23 Apr 2010

Moose Fun

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Baby moose (and family) discover the joys of a lawn sprinkler, Anchorage, Alaska, June 2008. In Europe, they call these elk.

3:52 video

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retrieverman

I don’t know why the term “wapiti” never caught on for our native species of the genus Cervus. That species is not the same as the red deer, whose males are called stags and whose females are called hinds, from Europe and Western Asia, but it can hybridize with wapiti and produce fertile offspring. The wapiti live in northeastern Asia as well as North America, and it would make more sense to call them by that name.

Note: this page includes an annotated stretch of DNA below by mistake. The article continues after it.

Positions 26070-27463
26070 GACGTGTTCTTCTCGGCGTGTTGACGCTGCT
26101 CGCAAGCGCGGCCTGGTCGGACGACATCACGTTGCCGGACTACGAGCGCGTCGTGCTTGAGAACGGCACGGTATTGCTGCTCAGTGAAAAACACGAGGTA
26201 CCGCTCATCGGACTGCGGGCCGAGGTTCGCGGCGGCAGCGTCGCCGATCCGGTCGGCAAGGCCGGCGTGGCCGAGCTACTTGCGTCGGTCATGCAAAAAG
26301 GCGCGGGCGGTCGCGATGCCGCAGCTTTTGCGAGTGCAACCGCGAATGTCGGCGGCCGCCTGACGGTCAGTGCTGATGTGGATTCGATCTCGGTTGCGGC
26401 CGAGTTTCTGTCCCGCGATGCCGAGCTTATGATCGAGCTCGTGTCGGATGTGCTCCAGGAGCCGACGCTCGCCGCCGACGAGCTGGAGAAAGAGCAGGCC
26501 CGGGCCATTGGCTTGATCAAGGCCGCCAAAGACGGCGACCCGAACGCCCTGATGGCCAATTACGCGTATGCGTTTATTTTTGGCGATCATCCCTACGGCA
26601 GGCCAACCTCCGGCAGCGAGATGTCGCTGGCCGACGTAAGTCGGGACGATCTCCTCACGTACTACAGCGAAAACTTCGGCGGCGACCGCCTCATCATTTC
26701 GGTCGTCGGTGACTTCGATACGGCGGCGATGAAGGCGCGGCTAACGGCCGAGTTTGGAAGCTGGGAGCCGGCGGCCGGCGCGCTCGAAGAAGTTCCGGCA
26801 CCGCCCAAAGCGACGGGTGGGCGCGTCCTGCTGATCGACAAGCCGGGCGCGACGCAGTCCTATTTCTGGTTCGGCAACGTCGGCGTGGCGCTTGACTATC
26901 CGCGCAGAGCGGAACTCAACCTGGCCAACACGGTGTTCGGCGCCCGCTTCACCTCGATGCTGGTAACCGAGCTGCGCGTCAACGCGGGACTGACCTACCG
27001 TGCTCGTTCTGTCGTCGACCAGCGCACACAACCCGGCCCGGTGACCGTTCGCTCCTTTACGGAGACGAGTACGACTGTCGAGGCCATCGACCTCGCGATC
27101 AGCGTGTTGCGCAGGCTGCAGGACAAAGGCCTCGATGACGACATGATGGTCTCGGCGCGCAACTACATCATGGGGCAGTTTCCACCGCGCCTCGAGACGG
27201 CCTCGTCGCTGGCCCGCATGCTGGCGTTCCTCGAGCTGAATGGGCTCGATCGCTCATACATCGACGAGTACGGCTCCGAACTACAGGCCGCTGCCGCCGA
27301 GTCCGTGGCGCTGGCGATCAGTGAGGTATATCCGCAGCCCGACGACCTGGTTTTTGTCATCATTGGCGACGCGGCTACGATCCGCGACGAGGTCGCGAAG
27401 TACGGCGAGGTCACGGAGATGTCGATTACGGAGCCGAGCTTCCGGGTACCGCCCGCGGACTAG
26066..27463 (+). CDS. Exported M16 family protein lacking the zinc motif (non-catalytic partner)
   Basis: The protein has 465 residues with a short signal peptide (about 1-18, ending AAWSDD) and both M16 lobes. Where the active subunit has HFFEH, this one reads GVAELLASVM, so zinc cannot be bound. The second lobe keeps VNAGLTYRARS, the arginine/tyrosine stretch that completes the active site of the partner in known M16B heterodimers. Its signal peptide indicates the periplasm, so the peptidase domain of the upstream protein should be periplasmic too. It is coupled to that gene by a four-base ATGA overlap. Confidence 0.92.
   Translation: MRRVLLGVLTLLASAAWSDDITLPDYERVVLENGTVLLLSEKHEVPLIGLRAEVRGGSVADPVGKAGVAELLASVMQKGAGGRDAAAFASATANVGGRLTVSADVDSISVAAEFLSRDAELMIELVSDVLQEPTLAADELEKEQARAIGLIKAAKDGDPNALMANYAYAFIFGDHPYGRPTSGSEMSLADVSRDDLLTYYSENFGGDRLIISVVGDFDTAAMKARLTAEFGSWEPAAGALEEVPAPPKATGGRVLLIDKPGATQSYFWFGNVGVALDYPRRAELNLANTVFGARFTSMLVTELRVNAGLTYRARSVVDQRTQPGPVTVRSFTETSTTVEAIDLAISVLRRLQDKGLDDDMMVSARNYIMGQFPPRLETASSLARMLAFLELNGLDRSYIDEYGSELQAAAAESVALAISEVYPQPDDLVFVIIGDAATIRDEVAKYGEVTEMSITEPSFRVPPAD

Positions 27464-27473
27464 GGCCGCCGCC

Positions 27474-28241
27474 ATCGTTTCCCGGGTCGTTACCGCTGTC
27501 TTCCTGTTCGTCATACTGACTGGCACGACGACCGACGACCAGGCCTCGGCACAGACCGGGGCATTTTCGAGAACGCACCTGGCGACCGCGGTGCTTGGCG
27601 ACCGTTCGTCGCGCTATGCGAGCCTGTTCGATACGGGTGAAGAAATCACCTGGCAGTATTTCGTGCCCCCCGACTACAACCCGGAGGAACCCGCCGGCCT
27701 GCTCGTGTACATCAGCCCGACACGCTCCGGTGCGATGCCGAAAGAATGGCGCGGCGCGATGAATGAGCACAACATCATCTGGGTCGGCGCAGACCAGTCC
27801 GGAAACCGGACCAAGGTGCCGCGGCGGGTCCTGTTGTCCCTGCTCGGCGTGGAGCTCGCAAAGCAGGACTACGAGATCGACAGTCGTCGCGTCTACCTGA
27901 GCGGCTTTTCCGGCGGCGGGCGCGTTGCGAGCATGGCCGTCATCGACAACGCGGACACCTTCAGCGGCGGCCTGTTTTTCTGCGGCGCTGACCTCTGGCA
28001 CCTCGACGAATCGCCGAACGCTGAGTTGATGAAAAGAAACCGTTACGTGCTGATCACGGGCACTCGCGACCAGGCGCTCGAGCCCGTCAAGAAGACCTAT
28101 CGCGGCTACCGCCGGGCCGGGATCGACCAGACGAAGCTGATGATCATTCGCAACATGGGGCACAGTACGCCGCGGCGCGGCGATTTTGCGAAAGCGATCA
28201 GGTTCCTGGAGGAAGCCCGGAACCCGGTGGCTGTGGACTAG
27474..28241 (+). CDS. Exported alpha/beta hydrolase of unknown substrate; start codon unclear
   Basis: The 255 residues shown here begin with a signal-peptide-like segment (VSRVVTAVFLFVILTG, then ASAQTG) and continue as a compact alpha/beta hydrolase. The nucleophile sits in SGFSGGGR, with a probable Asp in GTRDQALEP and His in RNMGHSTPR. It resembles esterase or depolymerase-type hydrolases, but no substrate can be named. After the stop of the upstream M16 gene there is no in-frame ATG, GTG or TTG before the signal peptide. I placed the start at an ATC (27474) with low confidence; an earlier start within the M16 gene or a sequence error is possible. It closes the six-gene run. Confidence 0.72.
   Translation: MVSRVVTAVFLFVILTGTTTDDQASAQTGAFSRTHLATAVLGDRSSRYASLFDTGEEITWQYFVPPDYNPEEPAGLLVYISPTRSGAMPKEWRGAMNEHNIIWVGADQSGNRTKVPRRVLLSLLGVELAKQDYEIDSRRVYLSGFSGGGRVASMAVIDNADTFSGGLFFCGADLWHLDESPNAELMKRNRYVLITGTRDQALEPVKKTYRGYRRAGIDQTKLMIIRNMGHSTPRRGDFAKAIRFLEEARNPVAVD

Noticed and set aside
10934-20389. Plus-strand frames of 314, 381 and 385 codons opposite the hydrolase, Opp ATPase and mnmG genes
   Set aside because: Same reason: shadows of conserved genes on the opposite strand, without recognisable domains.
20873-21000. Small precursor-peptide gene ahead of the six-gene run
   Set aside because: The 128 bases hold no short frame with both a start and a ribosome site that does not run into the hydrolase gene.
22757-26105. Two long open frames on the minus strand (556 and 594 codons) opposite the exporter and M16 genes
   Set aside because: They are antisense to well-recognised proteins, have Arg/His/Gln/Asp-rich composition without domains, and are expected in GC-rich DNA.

Teddy Roosevelt called them wapiti.

The moose or elk is the species called Alces alces. Anyone who speaks Latin knows that sounds very similar to the world “elk,” which is “Elch” in German, “elg” in Norwegian, and Älg in Swedish. (It’s called eland in Dutch, but in Afrikaans that became the name for a huge antelope, which are called “eland antelope” in the direct translation from the Dutch).

It’s only we North Americans who call them moose. It’s one of those many species that people didn’t recognize as similar to an Old World form, like calling our common species of Turdus a robin, even though anyone can see it’s very similar to a European blackbird.



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